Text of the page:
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Sociopathy and AsPD

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Sociopathy and AsPD

Postby HSS » Thu Dec 27, 2018 8:54 am

Is there a difference between sociopathy and antisocial personality disorder?
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Re: Sociopathy and AsPD

Postby Solowolfpack » Thu Dec 27, 2018 10:32 am

basically yes, it was meant to encompass all anti social personalities. I like the factor 1 and factor 2 models. Psycopathy being factor 1 and sociopathy being factor 2 which is mostly anti social behavior: I think the difference isn’t really that important except for therory and for the sake of discussion purposes.
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Re: Sociopathy and AsPD

Postby HSS » Thu Dec 27, 2018 9:49 pm

Thanks!
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Re: Sociopathy and AsPD

Postby Brandon1 » Thu Dec 27, 2018 11:02 pm

HSS wrote:Is there a difference between sociopathy and antisocial personality disorder?

https://www.psychologytoday.com/ca/basics/sociopathy

Sociopathy is an informal term that refers to a pattern of antisocial behaviors and attitudes. In the Diagnostic and Statistical Manual of Mental Disorders (DSM), sociopathy is most closely represented by Antisocial Personality Disorder.


:)

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Re: Sociopathy and AsPD

Postby HSS » Fri Dec 28, 2018 6:58 pm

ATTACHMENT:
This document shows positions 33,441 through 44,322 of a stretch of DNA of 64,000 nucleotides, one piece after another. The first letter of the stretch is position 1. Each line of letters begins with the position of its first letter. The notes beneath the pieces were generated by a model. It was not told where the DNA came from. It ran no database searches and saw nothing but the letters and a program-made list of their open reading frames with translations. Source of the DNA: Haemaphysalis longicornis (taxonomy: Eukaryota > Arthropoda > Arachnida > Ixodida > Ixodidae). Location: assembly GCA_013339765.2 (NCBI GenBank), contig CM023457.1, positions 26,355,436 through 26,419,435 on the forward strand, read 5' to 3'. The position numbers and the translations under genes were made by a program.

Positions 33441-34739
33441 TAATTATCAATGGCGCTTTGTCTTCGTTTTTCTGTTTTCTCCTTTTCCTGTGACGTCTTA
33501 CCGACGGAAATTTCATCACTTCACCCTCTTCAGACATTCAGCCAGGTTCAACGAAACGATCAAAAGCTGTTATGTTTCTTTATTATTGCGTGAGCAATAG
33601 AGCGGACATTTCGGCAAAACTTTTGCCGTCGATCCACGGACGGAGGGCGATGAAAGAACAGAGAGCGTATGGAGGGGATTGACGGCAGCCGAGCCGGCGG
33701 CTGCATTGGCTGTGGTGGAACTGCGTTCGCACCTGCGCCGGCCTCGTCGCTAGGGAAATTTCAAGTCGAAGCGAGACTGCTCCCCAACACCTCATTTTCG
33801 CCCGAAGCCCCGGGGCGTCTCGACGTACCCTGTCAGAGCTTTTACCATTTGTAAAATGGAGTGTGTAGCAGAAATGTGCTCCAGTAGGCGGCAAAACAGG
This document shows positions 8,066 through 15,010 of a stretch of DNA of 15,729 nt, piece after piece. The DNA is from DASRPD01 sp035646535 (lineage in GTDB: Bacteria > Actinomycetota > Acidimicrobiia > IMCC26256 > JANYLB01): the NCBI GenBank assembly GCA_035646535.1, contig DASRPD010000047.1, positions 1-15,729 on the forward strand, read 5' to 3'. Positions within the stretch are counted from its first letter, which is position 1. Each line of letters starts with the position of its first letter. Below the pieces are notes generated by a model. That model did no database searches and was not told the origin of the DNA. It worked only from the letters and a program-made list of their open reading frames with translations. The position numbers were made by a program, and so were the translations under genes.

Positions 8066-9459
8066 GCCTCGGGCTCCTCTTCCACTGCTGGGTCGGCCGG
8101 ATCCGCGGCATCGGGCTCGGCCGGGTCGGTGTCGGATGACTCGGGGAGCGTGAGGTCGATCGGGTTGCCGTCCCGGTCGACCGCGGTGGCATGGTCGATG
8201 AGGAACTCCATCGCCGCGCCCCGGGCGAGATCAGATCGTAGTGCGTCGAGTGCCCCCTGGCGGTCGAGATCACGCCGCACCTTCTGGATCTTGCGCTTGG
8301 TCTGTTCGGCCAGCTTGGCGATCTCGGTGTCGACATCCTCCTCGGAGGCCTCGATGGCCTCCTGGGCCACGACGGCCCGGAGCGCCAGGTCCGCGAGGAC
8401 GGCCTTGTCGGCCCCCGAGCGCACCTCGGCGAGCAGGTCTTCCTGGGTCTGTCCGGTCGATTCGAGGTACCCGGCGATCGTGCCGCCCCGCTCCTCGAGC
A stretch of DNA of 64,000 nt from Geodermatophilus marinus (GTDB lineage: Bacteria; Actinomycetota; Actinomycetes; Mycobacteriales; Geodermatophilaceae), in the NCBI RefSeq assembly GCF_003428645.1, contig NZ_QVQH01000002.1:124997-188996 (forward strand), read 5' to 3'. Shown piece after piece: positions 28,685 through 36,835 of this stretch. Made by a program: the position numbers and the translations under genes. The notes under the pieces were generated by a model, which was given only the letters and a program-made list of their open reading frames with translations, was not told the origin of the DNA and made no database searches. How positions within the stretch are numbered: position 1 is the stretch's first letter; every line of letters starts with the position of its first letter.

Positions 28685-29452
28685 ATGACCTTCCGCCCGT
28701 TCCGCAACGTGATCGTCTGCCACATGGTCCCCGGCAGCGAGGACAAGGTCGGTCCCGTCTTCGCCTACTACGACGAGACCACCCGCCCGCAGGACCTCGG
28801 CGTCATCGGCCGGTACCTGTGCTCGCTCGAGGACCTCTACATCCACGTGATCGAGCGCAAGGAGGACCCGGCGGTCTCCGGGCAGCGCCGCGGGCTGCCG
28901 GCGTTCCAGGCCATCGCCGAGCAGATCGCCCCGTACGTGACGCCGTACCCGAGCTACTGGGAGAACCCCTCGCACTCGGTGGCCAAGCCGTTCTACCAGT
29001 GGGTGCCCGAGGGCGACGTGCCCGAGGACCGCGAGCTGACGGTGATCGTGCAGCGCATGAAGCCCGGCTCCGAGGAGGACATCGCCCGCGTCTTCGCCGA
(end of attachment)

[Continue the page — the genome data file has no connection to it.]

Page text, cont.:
Thank you :)
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Re: Sociopathy and AsPD

Postby OGlynnski » Sat Feb 02, 2019 7:13 pm

The topic of psychopathy/sociopathy is not all black and white. Some try to make distinctions between the words psychopath and sociopath (E.g. psychopaths are products of nature, sociopaths are products of nurture). However, both are pop psychology terms that are not well-defined in academic literature which causes many disagreements and confusion surrounding them. Regardless of how one refers to it, it's probably much more common than most people think. For instance, in 1995, American authors Gustafson and Ritzer presented their idea of what they called Aberrant Self-Promotion (ASP). They viewed ASP as a subclinical form of psychopathy and the difference being one of degree, not kind. ASPs are said to display certain patterns of personality traits; for example, low socialization and high narcissism. According to Gustafson and Ritzer,
ASPs often have a desire to appear competent and to further their own interests, or to 'self-promote.' Other common aspects of the ASP profile are lack of guilt or empathy, exploitativeness, and manipulativeness, and violation of social norms and rules of behavior. Not all ASPs engage in criminal or antisocial behavior, but most still are destructive enough to be described as 'aberrant.'

In one sample featuring American students, the authors found that 6% matched the ASP profile, and in another, 11% did. So, while experts believe that approximately 1% of the general population would score high enough on the Psychopathy Checklist, Revised (PCL-R) to indicate clinical psychopathy and about 3% could be diagnosed with Antisocial Personality Disorder (often referred to as psychopathy or sociopathy), there is much more to simply having the condition or not. In fact, everyone has more or less of these traits. Yet, it's obvious that some people are far more affected than others.
Many experts in the field of psychology believe that psychopathy is not treatable if it isn't recognized by adulthood. However, what if we were able to identify young, budding psychopaths and effectively treat them before they grow up and wreak havoc on those around them? Considering the fact that psychopathic behavior has such a negative impact on society, we should continue to gain knowledge and educate the public about it so that treatment can be initiated for those displaying psychopathic tendencies as soon as possible.
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